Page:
"Seven Awkward Questions" - food for thought for new bank applicants

Last week Bank of England Deputy Governor for Prudential Regulation and CEO of the Prudential Regulation Authority (PRA), Sam Woods, gave a speech titled “Seven Awkward Questions” on how the PRA has been supporting it’s secondary competition objective since its inception in 2013. For us, working with new banks on a daily basis, much of what Mr Woods had to say was very familiar. Here’s some thoughts on how the PRA’s approach to authorising new banks has changed over the past 5 years.

Mr Woods highlighted the success of the New Banks Unit in his speech which is a joint venture between the PRA and FCA. The unit has been highly beneficial in clearly setting out the process and regulatory gates through which firms have to pass on their authorisations journey, which has undoubtedly made the applications process easier. How the application process is approached in practise by the regulators appears to be evolving over time. Applicants are now waiting longer for feedback on submissions than we saw previously and they regularly receive feedback that the regulators want addressed earlier in the process than was expected for earlier applicants The implications of this for current applicants is that they should build in more conservative timelines and contingency plans than had previously been needed.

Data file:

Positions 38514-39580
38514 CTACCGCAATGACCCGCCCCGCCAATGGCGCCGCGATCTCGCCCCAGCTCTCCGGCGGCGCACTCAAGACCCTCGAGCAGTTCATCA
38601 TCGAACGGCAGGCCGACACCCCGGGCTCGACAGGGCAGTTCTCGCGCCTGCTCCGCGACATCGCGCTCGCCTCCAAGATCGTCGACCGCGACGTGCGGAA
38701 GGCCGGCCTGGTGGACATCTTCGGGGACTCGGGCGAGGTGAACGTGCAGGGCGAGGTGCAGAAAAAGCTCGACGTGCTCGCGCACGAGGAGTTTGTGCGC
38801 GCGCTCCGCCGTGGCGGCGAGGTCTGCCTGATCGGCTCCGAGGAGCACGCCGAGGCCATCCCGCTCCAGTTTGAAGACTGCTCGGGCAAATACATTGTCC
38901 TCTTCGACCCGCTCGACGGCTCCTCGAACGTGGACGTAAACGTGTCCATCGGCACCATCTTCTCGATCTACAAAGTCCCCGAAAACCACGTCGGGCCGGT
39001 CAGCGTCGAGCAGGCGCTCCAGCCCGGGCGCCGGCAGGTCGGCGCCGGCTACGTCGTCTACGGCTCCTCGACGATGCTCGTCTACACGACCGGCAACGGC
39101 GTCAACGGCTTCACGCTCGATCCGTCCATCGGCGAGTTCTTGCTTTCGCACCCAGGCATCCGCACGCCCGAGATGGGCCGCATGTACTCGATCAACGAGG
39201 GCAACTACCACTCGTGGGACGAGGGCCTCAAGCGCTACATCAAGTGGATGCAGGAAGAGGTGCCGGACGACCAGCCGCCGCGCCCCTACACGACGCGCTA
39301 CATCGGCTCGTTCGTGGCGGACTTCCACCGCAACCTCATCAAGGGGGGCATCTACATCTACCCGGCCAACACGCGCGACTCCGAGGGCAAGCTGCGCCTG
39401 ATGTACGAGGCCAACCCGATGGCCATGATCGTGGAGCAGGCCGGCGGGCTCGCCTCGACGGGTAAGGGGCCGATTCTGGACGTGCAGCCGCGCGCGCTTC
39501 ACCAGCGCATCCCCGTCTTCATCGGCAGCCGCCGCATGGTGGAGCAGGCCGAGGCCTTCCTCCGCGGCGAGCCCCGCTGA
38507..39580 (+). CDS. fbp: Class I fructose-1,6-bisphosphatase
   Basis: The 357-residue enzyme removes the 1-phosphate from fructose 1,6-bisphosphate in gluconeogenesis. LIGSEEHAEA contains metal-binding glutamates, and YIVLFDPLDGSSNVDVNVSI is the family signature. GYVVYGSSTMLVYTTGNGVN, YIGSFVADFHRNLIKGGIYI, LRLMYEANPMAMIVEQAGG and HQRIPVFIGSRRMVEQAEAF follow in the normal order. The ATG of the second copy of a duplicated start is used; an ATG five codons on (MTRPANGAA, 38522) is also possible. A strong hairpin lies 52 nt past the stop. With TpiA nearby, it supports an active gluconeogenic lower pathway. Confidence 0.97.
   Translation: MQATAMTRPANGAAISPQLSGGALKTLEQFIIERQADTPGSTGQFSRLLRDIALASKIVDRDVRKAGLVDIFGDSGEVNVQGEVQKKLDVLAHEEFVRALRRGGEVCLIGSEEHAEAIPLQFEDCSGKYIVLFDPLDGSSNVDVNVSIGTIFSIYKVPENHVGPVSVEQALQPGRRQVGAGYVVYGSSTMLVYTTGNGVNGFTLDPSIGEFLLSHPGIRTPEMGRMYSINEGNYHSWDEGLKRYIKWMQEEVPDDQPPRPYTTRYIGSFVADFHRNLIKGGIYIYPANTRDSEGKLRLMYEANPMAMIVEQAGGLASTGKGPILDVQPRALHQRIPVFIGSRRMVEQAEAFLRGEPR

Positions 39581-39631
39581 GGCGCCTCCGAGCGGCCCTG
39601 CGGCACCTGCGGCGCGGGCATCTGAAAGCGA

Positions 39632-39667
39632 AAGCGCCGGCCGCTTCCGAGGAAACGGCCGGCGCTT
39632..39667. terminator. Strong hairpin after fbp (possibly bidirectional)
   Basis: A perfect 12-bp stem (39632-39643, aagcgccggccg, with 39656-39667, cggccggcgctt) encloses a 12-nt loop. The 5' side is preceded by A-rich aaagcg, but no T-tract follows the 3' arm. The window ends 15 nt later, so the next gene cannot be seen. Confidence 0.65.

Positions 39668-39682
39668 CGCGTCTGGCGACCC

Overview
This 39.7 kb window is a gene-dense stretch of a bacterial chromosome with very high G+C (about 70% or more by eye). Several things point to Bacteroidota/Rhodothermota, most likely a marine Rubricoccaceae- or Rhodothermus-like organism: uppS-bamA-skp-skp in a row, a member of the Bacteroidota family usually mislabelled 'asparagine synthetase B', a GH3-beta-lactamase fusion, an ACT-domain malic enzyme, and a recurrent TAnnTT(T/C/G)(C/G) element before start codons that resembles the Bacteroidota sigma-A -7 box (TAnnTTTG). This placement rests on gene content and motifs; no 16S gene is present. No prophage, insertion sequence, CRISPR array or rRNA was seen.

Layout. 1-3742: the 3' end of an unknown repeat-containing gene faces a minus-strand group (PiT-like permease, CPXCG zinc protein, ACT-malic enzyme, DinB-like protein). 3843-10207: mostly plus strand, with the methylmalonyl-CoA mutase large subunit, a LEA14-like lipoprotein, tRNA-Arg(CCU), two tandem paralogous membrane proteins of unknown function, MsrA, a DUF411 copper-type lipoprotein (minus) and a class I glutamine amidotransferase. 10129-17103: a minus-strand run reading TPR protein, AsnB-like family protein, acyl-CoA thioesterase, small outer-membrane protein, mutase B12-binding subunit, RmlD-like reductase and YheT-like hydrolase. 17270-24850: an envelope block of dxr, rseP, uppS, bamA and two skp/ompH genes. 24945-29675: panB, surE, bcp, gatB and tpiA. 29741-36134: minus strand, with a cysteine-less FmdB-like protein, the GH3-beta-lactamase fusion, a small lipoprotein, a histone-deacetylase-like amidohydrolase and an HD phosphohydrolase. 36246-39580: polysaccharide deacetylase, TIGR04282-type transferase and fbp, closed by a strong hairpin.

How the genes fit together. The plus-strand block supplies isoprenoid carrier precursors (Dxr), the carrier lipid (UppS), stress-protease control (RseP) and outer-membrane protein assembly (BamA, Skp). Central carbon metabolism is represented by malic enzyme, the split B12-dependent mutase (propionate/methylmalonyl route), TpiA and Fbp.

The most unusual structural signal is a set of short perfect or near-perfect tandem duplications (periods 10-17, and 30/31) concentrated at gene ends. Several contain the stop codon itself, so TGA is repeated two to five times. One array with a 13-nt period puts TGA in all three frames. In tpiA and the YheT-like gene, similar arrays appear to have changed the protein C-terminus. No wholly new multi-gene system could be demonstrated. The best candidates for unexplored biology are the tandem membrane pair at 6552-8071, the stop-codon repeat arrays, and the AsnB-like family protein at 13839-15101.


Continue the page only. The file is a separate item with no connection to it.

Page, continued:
Capital requirements is an area where we’ve seen several changes for new banks. The PRA attempted to level the playing field with the “Barriers to Entry” paper that Mr Woods noted in his speech. This change made the capital buffer calculation simpler for new banks. However, it generally results in a higher capital requirement than would be needed for the applicant were they to use the traditional stress testing approach. Plus over time we have found supervisory feedback from the PRA to show they want to see some stress testing from firms in their banking licence application documents too. The PRA has also tightened its approach to capital structures over the past couple of years in a push for simplicity.

Proportionality is often used by regulators to describe the differing expectations for smaller banks and was rightly cited as an issue for the PRA that requires careful navigation by Mr Woods. The concept is straightforward – it would not be sensible to impart the same operational and risk management requirements on the new entrants as are expected of the big high street banks; no firm would be able to launch with that level of complexity. Inevitably as the PRA evaluates more applications the standard required becomes more readily apparent at an early stage of the application process. Therefore, in our view, it is important that all applicants have robust research to support their proposed strategy and a good handle of the risks and proposed approach to managing these at the earliest possible stage.

Mr Woods identified the potential conflict arising between the PRA’s primary objective to protect financial soundness and the secondary objective to allow competition. The recovery and resolution regime is one way in which the PRA is able to get comfortable with the risks associated with the launch of a new bank, protecting financial soundness whilst allowing new entrants to compete. We are seeing the PRA put greater emphasis on solvent wind down plans for new bank applicants which appears very sensible. If a new bank really can be easily and quickly wound down with limited impact on the financial system, the expectations placed on new banks in other areas could be reined in. This would allow new banks to focus more on getting the commercial nature of their business right, allowing markets and competition to discern which business models will succeed.  

Stephanie Henderson-Begg | Director
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